Why is Kansas City in Missouri? This is such an interesting question. So why is that?
Kansas City in the state of Missouri gets its name from the location of the city in respect to the Kansas River. The city of Kansas City has been incorporated three different times under three different names throughout its history. It began as Westport Landing after John McCoy created a landing two miles north of his West Port settlement, and the purpose of this landing was to make trade more accessible for the town of West Port. Then a group of investors named Kansas Town Company began to settle this area and are responsible for the naming of the city to come. In 1850 this area became incorporated as the Town of Kansas; in 1853 as the City of Kansas; and then in 1889 as Kansas City. The city founders decided on this name because of the town’s association with a nearby geographical site. The Kansas River joins the Missouri River near the location of the original town, and the Kansas River is named after the Kansa Indian tribe that is located in this area as well.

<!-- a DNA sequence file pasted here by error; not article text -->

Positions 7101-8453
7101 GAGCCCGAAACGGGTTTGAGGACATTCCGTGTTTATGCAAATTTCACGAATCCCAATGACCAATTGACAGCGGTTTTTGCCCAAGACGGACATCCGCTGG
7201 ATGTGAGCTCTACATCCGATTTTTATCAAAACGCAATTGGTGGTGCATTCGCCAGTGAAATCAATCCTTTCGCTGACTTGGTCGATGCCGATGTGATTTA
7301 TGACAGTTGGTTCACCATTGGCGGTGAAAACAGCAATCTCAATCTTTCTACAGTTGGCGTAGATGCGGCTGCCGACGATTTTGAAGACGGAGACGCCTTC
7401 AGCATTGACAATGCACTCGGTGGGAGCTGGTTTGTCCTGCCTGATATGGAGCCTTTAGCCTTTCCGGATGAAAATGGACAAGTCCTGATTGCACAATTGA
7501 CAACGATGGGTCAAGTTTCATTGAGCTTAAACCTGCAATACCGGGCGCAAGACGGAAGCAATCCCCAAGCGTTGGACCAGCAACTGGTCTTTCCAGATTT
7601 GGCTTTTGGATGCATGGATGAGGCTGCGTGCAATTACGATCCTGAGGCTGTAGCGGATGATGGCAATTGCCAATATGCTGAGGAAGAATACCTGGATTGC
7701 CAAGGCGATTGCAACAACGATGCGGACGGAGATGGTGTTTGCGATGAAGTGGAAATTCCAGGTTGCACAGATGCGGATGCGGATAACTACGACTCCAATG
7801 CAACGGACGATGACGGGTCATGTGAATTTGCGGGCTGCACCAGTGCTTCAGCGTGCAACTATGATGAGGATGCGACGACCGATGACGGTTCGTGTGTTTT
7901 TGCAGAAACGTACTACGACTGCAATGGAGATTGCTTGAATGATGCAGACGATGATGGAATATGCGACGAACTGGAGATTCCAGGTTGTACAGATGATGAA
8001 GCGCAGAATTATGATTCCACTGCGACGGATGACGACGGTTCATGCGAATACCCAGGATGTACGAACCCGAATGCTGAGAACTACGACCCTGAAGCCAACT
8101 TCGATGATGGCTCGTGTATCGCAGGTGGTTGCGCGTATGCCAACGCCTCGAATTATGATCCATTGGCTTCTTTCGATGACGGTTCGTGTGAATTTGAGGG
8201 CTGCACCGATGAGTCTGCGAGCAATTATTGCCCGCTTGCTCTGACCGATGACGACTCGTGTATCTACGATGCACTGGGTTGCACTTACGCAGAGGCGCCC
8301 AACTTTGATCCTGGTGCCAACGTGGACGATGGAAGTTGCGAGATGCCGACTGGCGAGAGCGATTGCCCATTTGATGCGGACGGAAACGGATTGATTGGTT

There is actually a Kansas City in both Missouri and Kansas, but this wasn’t the original city name for either. The Kansas City in the state of Kansas is adjacent to the one in Missouri geographically, but it also gets its name for similar reasons because it is a part of the larger general territory that was associated with Westport Landing.